SLURM vs Kubernetes vs Nomad
- Features: SLURM is primarily focused on just scheduling, whereas Kubernetes has a scheduler (kube-scheduler), distributed configuration (etcd), and control loops / negative feedback loops (kube-controller-manager; a la Norbert Wiener / cybernetics) plus custom logic to deal with the fact that the unit of scheduling is a grouping of containers (a pod) instead of a group of processes (i.e., containers need to have networking, DNS, etc configured dynamically). There is, however, no reason why SLURM could not also have some of these features in theory (i.e., confd could be combined with SLURM and etcd to give SLURM a distributed configuration that is dynamically updated).
- Unit of Scheduling: SLURM schedules jobs (typically one or more processes), while Kubernetes schedules pods (groups of containers). Jobs can have resource isolation via cgroups, but don't have namespace isolation or any fancy logic to deal with filesystems (i.e., union file systems). Basically, jobs have 1/3 of what makes up a container. If namespace isolation and union filesystems aren't important, SLURM has a compelling advantage over Kubernetes due to having less complexity/overhead.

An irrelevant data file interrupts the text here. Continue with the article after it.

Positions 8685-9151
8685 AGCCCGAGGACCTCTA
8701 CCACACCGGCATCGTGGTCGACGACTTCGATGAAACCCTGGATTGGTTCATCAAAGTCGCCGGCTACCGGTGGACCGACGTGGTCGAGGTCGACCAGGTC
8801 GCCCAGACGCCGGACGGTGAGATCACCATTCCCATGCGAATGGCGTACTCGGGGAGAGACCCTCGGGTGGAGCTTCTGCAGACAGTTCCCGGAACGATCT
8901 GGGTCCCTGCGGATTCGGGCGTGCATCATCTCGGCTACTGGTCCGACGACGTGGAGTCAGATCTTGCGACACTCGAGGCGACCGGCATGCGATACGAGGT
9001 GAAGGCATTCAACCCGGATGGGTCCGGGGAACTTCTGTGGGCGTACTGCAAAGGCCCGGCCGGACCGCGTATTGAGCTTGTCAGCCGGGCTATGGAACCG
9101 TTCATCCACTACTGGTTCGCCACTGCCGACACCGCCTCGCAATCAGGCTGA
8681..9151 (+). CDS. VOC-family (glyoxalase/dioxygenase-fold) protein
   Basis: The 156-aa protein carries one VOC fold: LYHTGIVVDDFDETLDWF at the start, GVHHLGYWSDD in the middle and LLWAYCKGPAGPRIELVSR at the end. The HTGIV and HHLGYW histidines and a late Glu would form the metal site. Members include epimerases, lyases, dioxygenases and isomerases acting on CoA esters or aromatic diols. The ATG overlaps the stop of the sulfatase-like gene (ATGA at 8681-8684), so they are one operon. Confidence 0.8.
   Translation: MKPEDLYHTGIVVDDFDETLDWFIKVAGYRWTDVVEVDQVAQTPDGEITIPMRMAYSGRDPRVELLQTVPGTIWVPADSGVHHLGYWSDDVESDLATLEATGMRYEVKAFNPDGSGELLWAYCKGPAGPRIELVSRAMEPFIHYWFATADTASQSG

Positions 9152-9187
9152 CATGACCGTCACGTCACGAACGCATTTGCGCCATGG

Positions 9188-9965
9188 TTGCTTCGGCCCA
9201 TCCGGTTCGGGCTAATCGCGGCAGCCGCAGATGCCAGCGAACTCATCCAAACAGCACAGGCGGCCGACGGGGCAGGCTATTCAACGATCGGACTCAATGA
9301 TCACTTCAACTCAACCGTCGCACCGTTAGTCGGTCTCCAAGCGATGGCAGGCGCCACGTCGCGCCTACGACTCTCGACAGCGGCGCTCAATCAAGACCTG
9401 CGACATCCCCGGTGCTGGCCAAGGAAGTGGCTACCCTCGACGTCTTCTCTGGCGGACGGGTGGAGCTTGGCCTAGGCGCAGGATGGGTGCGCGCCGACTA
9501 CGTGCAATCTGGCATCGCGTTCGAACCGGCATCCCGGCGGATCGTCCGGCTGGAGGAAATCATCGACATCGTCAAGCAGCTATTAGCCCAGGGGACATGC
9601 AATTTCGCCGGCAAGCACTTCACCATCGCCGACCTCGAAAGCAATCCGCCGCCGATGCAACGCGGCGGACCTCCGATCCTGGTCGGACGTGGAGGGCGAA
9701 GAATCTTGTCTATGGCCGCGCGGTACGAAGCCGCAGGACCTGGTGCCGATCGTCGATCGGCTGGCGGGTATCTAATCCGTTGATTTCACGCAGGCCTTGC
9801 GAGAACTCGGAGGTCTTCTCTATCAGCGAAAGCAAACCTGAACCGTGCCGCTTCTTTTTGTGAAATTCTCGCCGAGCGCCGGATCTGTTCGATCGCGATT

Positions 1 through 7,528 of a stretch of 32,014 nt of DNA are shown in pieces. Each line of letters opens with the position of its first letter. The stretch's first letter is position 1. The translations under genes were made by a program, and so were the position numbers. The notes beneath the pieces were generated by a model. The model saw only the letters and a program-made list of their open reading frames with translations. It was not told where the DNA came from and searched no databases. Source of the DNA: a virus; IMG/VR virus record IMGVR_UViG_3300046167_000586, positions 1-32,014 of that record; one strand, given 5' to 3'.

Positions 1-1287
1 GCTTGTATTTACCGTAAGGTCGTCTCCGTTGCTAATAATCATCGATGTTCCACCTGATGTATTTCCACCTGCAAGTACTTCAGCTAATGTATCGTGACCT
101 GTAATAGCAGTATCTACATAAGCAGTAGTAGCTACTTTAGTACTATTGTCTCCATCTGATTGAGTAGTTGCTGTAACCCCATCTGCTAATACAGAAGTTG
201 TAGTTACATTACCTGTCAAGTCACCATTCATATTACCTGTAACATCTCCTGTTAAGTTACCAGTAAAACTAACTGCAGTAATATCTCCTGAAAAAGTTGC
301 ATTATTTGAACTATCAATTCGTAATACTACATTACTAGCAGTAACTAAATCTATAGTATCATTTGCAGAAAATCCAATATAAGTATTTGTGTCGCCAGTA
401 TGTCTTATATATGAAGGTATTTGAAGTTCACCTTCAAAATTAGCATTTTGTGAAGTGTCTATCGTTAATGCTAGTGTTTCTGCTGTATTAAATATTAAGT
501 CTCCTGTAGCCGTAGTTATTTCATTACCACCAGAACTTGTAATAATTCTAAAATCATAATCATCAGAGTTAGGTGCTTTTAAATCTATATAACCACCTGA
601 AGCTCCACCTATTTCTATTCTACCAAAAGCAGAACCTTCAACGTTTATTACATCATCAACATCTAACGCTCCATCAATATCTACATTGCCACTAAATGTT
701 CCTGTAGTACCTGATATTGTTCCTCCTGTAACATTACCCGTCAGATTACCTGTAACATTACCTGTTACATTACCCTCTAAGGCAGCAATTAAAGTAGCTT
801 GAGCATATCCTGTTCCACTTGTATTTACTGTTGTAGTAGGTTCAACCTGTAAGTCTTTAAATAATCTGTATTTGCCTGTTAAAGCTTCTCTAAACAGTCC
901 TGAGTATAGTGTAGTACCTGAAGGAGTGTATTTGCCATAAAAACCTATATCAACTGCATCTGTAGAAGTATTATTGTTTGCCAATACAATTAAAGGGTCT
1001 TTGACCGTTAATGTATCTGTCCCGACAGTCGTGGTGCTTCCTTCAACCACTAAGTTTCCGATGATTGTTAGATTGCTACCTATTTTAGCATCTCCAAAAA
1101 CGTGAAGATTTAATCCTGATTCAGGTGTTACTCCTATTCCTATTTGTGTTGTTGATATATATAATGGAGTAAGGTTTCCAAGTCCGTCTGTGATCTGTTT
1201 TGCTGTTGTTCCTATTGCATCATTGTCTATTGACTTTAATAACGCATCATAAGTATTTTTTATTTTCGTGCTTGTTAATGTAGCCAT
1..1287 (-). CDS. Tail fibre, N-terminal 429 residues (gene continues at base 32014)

- Scheduling Algorithms: SLURM uses a priority queue or a backfill algorithm. Kubernetes filters available nodes, assigns them a priority score, and then pops off the node with the highest score (so also a priority queue most likely; see here). Hashicorp Nomad uses a bin-packing algorithm (see here).
SLURM / Kubernetes Analogies
|kube-scheduler / kube-controller-manager / slurm-apiserver||slurmctld|
|Container Runtime||Vanilla cgroups|
|etcd||slurm.conf + NFS|
|Prometheus / ELK||slurmdbd (?)|
|Labels / Selectors||GRES / TRES / Features|
|Marking a node as unschedulable / cordoning||Draining a node / Making a resource reservation|